Multipurpose combat aircraft maximize versatility and efficiency in air warfare

Multipurpose combat aircraft maximize versatility and efficiency in air warfare

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Modern air warfare requires a high degree of flexibility and adaptability to meet the various challenges. A decisive factor for the success of military operations is to ensure air sovereignty. It is considered a prerequisite for the successful de

Jet takiing on an airfield while a second one in den Background is landing

An Eurofighter from the Tactical Air Force Squadron 74 taxis towards shelter as an American F-15 Eagle lands in Bodø, Norway, as part of the 2019 Multinational Arctic Challenge Exercise

Bundeswehr/Lena Djokic

ployment of combat forces on the ground.


Multirole combat aircraft play an important role in air sovereignty. They are capable of covering multiple mission roles and combat tasks. In the broad spectrum of military operations, combat aircraft perform a variety of missions. These include:

air sovereignty preservation (Air Policing)suppression of enemy air defenses (Suppression of#enemy#en Air Defense (SEAD))interdiction from the air (Air Interdiction (AI))(Counter)attack (Strike)close air support (Close Air Support (CAS))reconnaissance (Reconnaissance) and surveillance (Surveillance).

Today's multirole fighters are capable of performing these missions effectively. Traditionally, fighter aircraft have been divided into specialized categories such as interceptors, fighter-bombers, or reconnaissance aircraft. But with advances in aviation technology, this rigid categorization has dissolved. Nowadays, mainly multi-role combat aircraft are being developed that can take on different operational roles. Exceptions prove the rule, such as the creation of the Fairchild A-10, a twin-engine fighter for the U.S. Armed Forces designed specifically for air-to-ground attack.

Ultimately, multi-role fighters lead to a reduction in type diversity. At the same time, they enable cost savings because common platforms can be used. They are also less expensive to develop, procure and operate for each type of jet.

The Swing Role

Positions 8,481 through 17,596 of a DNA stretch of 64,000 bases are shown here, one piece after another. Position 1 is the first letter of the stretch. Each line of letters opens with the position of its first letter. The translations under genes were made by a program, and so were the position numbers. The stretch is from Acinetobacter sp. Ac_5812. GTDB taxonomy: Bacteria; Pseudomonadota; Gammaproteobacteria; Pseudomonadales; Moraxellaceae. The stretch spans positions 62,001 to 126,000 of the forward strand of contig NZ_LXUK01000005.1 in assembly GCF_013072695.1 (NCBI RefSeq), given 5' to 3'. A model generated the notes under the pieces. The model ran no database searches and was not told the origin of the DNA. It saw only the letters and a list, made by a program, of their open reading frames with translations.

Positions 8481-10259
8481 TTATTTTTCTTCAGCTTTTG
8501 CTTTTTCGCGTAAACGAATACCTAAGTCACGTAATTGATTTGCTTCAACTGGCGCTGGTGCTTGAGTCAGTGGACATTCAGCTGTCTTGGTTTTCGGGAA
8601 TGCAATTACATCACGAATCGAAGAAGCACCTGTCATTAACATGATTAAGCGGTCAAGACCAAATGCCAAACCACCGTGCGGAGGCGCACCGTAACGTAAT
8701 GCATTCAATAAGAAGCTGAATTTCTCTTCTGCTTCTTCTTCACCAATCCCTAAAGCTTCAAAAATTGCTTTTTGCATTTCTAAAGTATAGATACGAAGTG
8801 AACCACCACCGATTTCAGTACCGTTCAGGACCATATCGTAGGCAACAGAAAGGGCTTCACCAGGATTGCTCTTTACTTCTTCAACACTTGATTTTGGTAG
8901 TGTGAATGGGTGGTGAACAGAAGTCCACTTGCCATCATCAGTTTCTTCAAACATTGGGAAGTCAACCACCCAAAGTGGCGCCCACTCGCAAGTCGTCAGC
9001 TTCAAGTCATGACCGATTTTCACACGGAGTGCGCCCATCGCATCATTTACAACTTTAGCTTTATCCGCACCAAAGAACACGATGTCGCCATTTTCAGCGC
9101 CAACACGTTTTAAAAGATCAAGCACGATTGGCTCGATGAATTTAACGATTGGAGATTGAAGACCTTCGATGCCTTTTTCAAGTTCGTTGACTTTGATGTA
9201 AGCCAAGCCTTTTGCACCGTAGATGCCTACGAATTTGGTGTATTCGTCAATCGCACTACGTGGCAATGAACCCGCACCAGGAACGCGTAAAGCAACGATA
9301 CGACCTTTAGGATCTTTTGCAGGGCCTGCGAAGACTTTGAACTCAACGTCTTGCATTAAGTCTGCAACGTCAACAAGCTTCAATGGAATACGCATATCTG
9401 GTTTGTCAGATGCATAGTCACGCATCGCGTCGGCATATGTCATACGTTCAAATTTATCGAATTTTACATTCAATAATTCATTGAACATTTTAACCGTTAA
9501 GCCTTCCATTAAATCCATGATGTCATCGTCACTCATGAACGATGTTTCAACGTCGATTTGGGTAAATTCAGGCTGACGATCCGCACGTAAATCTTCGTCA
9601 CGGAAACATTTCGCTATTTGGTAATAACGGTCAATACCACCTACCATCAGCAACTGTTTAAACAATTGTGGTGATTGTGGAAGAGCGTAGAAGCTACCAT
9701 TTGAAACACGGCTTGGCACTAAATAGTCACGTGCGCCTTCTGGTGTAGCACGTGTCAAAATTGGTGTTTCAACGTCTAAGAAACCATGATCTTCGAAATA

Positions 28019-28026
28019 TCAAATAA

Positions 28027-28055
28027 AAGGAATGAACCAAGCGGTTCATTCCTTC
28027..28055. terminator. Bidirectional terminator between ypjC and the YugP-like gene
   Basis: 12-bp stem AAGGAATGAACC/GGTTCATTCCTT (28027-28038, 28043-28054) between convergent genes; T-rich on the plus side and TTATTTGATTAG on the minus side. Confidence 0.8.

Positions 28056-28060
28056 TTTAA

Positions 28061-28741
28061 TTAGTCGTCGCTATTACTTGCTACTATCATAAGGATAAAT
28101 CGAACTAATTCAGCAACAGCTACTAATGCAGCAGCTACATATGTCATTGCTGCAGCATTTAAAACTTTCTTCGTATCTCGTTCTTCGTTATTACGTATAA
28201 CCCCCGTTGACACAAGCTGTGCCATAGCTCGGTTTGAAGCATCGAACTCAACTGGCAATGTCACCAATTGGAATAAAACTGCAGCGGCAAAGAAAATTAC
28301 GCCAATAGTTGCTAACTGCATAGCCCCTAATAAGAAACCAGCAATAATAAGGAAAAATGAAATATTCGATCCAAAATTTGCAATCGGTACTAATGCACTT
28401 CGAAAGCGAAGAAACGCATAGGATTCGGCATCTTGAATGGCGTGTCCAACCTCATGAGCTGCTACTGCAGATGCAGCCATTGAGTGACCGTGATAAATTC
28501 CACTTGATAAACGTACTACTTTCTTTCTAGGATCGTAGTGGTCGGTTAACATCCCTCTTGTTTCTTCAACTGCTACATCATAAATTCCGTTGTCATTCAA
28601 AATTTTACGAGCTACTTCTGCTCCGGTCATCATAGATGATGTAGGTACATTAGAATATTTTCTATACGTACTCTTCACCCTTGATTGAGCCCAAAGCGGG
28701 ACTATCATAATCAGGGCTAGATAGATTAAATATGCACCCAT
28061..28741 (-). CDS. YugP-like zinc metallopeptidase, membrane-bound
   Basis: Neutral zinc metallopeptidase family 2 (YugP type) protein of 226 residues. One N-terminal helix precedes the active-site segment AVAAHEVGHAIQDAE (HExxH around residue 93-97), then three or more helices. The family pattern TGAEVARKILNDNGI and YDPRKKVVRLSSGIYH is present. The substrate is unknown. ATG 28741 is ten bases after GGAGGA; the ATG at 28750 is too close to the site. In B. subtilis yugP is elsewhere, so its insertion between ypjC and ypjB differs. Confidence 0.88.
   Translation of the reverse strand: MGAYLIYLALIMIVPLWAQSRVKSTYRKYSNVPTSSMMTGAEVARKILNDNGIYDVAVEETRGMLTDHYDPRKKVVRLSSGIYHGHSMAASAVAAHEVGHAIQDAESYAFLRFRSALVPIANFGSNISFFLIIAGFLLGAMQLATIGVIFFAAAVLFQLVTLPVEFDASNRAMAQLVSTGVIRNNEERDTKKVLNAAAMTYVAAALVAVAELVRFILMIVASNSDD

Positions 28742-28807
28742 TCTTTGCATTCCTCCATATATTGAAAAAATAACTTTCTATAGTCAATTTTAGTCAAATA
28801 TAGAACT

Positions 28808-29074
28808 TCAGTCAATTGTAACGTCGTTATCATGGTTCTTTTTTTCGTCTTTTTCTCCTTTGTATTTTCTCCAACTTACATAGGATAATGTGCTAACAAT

Modern multirole combat aircraft have radar and electro-optical sensors that enable them to detect enemy aircraft and targets on the ground. They are equipped with on-board guns and a wide range of air-to-air and air-to-surface guided weapons, unguided missiles, and bombs that can be customized depending on the mission role.

The aircraft can switch from one role to another during a mission. This is called what is known as a swing-role. A good example of a multi-role fighter is the Lockheed Martin F-35 Lightning II, designed to achieve air superiority, attack ground targets, conduct reconnaissance missions and provide close air support.

The Panavia Tornado

Nevertheless, there are certain differences in the characteristics and capabilities of the aircraft types that can perform certain tasks better or less well. An example of this is the Panavia Tornado, which was designed as a multi-role combat aircraft but optimized specifically for ground attack, close air support, battlefield interdiction, and reconnaissance.

Jet dropping bombs

The Panavia 200 (PA-200) Tornado two-seat multirole fighter aircraft during braked bombing on Range near Mountain Home Air Force Base

Bundeswehr/Marcus Rott

F-16 all-rounder

Another example is the Lockheed Martin F-16 Fighting Falcon, which is in service with many air forces around the world. It can achieve air superiority, engage ground targets, conduct reconnaissance missions and engage in electronic warfare. It has advanced avionics systems, powerful engines and a wide range of weapon systems.

5th generation fighter aircraft - the F-35